Pyropia plicata W.A.Nelson, sp. nov.

Figures 1–7

Blades circular to folded rosettes, strongly attached centrally by rhizoidal holdfast. Blades (1.5) 4–12 (42) cm in diameter. Colour purple to grey, bleaching to khaki-green on upper edges. Blades monostromatic, margin irregular bordered by pale cells. Monoecious, fertile regions marginal with intermixed sterile cells; zygotosporangia large, deep red to maroon, lozenge-shaped (a/4-8 × b/4-8 × c/4-8), spermatangia golden (a/2, b/2, c/8). Found in the upper to mid intertidal zone on open coasts.


WELT A032582 (Figure 1).

Type locality.

North Island, Wellington, Island Bay, W. Nelson, 22 Aug 1990.


New Zealand - North I., South I., Chatham Is.

Sequence data.

GenBank - nSSU – AF136426, rbcL – GU046410, voucher specimen = WELT A024408.


plicata – folded or pleated.


The blades of Pyropia plicata are deeply folded and when fully extended are seen to have a circular to oval shape. The blades are very variable in size, generally in the range of 4–12 cm in diameter although reproductively mature thalli have been found to range from 1.5 cm through to 42 cm in diameter. The thalli are attached to rock substrata by a centrally located holdfast, made up of rhizoids extending from cells in the lower (central) area of the blade. The thalli are robust and very strongly attached to rock substrata in the upper intertidal zone of rocky open coasts (Figure 2). Thalli are primarily purple to grey in colour, but they become bleached particularly in summer and autumn and become khaki to yellow-green particularly on the upper edges.

Thalli are monostromatic and monoecious. Sterile regions of the blades are ca. 50-55 µm thick and the margin of the blade has a ragged or irregular appearance bordered by several layers of small pale cells (Figure 3). Fertile regions of the blade develop around the margins with sterile cells intermixed with patches of spermatangia and presumed zygotosporangia (Figure 4).

In the early stages of development spindle-shaped carpogonia form trichogynes on both sides of the blade, in marked contrast to the box-like shape of the neighbouring sterile cells (Figure 5). Blades increase in thickness to ca. 85–110 µm in zygotosporangial regions (Figure 6) and ca. 60–70 µm in mature spermatangial regions (Figure 7). The zygotosporangia when mature are deep red and the packets vary in size, becoming lozenge shaped at maturity with divisions up to a/8, b/8, c/8 (Figure 6). The spermatangial patches become golden as they develop and when mature are divided into packets ca. a/2, b/2, c/8 (Figure 7). Spermatia and zygotospores are usually released before reaching the maximum division formulae.

Typically Pyropia plicata is found on the upper intertidal shores of open coasts on rocky substrata. It has not been found growing epiphytically and is uncommon in sheltered areas. The deep pleats and central attachment of Pyropia plicata enable the retention of moisture between the folds in the blade. This morphology would appear to be advantageous in the upper intertidal habitats where it is found, as this species can be out of water for periods of up to eight hours between tidal cycles. The outer part of a clump of Pyropia plicata may be dried with a cellophane-like appearance yet within the folds, parts of the blade remain wet.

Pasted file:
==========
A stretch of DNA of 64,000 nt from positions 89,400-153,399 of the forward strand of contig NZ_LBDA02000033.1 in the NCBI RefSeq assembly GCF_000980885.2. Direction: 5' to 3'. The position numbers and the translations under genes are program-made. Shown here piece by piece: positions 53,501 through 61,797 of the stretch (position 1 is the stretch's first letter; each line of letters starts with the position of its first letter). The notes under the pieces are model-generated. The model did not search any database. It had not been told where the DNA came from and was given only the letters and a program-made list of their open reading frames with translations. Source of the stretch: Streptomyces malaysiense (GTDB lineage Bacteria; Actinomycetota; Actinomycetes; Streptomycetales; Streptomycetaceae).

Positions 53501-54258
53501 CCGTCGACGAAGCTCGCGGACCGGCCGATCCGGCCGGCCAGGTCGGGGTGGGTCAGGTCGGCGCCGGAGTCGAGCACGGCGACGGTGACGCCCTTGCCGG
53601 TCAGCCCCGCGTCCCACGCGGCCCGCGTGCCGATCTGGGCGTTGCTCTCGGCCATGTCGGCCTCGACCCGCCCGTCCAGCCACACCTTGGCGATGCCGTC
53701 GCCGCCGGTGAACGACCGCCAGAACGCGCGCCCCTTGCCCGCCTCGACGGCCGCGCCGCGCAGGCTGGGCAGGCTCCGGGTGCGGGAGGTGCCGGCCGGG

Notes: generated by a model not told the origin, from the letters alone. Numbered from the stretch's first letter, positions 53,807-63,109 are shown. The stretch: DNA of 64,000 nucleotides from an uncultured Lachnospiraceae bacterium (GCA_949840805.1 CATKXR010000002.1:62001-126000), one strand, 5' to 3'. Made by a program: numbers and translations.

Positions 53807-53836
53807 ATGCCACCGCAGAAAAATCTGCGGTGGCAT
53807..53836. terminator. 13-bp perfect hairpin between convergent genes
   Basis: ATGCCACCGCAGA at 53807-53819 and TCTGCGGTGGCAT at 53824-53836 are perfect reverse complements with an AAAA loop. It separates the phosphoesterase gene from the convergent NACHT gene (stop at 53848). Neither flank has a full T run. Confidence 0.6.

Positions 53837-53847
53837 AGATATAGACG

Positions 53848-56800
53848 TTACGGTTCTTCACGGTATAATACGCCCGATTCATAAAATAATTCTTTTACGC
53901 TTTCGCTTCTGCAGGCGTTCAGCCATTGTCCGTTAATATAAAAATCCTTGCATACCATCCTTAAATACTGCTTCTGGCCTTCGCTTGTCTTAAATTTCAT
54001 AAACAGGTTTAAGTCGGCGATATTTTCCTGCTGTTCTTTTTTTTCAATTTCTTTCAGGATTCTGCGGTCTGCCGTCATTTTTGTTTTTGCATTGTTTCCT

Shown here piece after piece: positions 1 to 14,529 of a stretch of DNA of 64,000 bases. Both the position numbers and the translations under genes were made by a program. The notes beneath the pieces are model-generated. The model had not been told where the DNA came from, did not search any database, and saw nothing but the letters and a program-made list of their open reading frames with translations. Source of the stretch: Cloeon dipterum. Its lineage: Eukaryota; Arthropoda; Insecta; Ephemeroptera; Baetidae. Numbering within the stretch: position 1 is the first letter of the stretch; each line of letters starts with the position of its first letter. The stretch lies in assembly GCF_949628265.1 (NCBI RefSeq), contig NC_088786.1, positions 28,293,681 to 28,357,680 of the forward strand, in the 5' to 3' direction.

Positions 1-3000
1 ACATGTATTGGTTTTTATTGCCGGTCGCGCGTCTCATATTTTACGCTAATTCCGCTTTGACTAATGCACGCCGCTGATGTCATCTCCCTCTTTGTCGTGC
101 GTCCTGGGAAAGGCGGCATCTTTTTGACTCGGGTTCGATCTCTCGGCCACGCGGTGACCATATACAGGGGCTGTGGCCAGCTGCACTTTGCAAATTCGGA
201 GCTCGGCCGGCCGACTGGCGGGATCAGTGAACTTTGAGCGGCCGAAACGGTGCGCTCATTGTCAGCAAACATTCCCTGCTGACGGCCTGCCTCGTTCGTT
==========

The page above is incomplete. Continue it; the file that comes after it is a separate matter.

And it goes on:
Pyropia plicata shows no particular seasonal trends in its distribution, with reproductively mature specimens collected throughout the year. Collections of this species have been made from the northern tip of the North Island, through to areas on the south western and south eastern South Island, as well as on the Chatham Islands. It has not been found on the Three Kings Islands, Stewart Island, or any of the New Zealand subantarctic islands.

Distinctive features: Pyropia plicata can be distinguished from other New Zealand species of bladed Bangiales by a number of distinctive features. It is the only species of Pyropia present on mainland shores with a marked rosette-like growth form. Although the ribbon-like blades of Pyropia cinnamomea may become eroded with age, the basal position of the holdfast in this species differs from Pyropia plicata. In addition, these two species can be distinguished by colour, and also by the division formulae of zygotosporangia. On intertidal shores Pyropia plicata is characteristically found in the high intertidal but below the position occupied by Clymene coleana (W.A.Nelson) W.A.Nelson from which it can be easily distinguished. Clymene coleana has finely divided finger-like lobes rather than the continuous circular to oval deeply pleated blade of Pyropia plicata. Although both of these species have a predominantly grey colour in winter months, they bleach to different colours in bright light, with Clymene coleana becoming golden compared with the khaki colour of Pyropia plicata. In addition the zygotosporangia and spermatangia are arranged in separate areas of the blade in Clymene coleana rather than being intermixed in Clymene plicata.

Selected specimens examined:

New Zealand. North Island. North Auckland: Far North, east Tapotupotu Bay, 13 Nov 2001, R. Dunmore, WELT A030179 (34°26.1080'S, 172°43.0050'E); Muriwai Beach, Maori Bay (Maukatia), 04 Apr 2000, W. Nelson, T. Farr & G. Williams, WELT A024784 (36°50.30'S, 174°25.90'E). Bay of Plenty: Tauranga, Mount Maunganui main beach, 05 May 2000, G. Williams & T. Farr, WELT A024775 (37°38.00'S, 176°11.00'E); Maketu, Okurei Point East, 05 May 2000, T. Farr & G. Williams, WELT A024772 (37°44.95'S, 176°28.37'E). Wellington: Wellington City Harbour, Frank Kitts Lagoon reclamation, 12 Feb 2001, W. Nelson & T. Farr, WELT A030170 (41°17.20'S, 174°46.90'E); Lyall Bay, 5 Nov 2012, W. Nelson, WELT A032593 (41°21.0'S, 174°48.00'E; Southern Wairarapa, Ngawihi, 26 Oct 2000, W. Nelson, T. Farr & G. Williams, WELT A024816 (41°36.00'S, 175°14.00'E).